Jupiter and three of it’s four largest moons finder chart. Chart prepared for 7.05 pm AEST / 8.05 pm AEDT (Canberra Summer Time) on Monday 21 March 2016 for Canberra, Australian Capital Territory (but will be also useful for elsewhere in Eastern Australia). Astronomical twilight has already started. Chart prepared using the highly recommended Sky Safari Pro tablet app. Used with permission.

I hope you have clear skies for both events.

All five bright planets come together in the morning sky

All five bright planets come together in the morning sky

Tanya Hill, Museum Victoria

For the first time in more than 10 years, it will be possible to see all five bright planets together in the sky. Around an hour or so before sunrise, Mercury, Venus, Mars, Jupiter and Saturn, the five planets that have been observed since ancient times, will appear in a line that stretches from high in the north to low in the east.

The planets are visible from right across Australia in the dawn sky. You can start to look for the lineup from Wednesday, January 20 and it can be seen right through until the end of February.

Venus, Mars, Jupiter and Saturn have been in the morning sky since the beginning of the year. Jupiter is bright in the north, next comes reddish Mars, followed by pale Saturn and lastly brilliant Venus, which shines above the eastern horizon. It is the appearance of Mercury that makes the family complete.

Mercury has just transitioned from an evening object to a morning object. At first it will appear quite low to the eastern horizon and of all the planets it is also the faintest, so it will be hard to see to begin with. However, Mercury will continue to rise higher each morning and by early February it will sit just below bright Venus.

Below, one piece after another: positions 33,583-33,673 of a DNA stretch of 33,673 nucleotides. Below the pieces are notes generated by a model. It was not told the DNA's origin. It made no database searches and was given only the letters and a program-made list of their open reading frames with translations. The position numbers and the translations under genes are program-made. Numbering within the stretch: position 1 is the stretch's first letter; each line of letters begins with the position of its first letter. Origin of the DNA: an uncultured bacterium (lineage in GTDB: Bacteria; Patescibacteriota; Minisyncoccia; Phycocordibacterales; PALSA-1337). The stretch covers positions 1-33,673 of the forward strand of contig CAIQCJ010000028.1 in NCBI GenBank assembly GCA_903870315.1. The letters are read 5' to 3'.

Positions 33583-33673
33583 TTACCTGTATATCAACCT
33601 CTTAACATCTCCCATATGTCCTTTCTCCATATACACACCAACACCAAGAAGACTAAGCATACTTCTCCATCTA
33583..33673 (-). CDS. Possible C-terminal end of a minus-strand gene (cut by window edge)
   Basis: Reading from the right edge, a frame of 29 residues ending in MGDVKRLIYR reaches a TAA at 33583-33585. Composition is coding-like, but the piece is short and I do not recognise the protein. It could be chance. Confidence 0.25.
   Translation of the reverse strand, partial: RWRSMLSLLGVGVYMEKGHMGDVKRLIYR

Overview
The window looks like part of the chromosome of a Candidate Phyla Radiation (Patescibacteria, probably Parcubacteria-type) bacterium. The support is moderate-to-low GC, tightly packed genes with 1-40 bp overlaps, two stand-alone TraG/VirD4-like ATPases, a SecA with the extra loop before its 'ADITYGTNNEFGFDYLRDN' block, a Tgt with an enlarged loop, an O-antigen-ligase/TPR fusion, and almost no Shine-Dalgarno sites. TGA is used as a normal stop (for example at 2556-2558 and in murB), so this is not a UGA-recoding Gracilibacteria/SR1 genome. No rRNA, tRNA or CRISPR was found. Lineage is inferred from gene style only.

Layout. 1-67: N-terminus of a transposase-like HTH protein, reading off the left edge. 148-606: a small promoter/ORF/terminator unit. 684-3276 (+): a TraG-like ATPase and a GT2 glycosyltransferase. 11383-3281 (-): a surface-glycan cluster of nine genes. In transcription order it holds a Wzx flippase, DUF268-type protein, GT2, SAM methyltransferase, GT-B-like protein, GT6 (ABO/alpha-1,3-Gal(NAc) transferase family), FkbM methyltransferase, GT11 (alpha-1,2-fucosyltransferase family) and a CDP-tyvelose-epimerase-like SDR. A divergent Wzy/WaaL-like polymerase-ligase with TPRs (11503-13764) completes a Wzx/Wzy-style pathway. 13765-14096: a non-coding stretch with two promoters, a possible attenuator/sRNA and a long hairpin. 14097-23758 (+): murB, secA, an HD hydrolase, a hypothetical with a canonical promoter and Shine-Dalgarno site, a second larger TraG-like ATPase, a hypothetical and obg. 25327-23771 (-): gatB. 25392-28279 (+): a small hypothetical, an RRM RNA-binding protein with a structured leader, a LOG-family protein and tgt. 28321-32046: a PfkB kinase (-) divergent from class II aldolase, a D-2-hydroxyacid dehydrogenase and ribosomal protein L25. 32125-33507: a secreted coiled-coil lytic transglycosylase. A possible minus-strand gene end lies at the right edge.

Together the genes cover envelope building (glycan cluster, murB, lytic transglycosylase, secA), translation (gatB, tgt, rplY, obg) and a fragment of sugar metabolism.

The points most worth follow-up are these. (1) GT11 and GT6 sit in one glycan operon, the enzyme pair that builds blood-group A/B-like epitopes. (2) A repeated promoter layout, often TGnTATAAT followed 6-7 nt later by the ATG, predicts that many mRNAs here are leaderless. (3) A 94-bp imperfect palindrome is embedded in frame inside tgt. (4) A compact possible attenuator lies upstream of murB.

Dates with the moon

If you need something a little more to get you leaping out of bed before sunrise, then here are the dates to mark in your calendar. From the end of January, the moon will travel by each planet and can be used as an easy guide for your planet-spotting.

On January 28, the moon will be right next to Jupiter. Come February 1, the moon (in its Last Quarter phase) will be alongside Mars, then on the following morning it’ll sit just below the red planet. On the morning of February 4, the crescent moon will be near Saturn. Then on February 6, the moon will be alongside Venus and on February 7, a thin sliver of moon will sit below Mercury.

From January 28 through to February 7, the waning moon will travel through the line up of planets, passing each one in turn. Museum Victoria/Stellarium

In line with the sun

The line formed by the planets in the sky closely follows the ecliptic, the apparent path of the sun against the background stars. This path marks the plane of our solar system, visual proof that the planets, including Earth, all orbit the sun on roughly the same plane.

The ecliptic is bordered by the constellations of the zodiac and one of the most recognisable zodiac constellations is Scorpius. If you’re awake before the first rays of the sun begin to drown out the stars, then look for the curved outline of the scorpion between Mars and Saturn. In fact, sitting just above Saturn is the red supergiant star Antares, which marks the heart of the scorpion and its reddish colour makes it the perfect rival for Mars.

Rare oddity

It’s been a long time since the orbits of all five planets have brought them together to the same patch of sky. To make the best of the viewing opportunity try and get to a clear open space where you can see from the north all the way across to the eastern horizon.

Position of the planets in their orbits around the sun as of February 2016. from www.theplanetstoday.com

As early February comes around, I also highly recommend checking out the flight path of the International Space Station via websites such as Heavens Above or NASA’s Spot the Station.